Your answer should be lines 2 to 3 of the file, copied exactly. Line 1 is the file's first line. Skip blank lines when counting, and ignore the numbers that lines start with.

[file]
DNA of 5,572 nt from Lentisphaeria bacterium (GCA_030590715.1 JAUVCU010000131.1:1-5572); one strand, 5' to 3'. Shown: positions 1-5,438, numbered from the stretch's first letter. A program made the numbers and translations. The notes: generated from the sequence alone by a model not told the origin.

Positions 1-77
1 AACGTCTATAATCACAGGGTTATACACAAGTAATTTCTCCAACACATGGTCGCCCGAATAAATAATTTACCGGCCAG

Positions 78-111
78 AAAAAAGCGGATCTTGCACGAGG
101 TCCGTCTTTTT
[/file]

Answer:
Positions 1-77
1 AACGTCTATAATCACAGGGTTATACACAAGTAATTTCTCCAACACATGGTCGCCCGAATAAATAATTTACCGGCCAG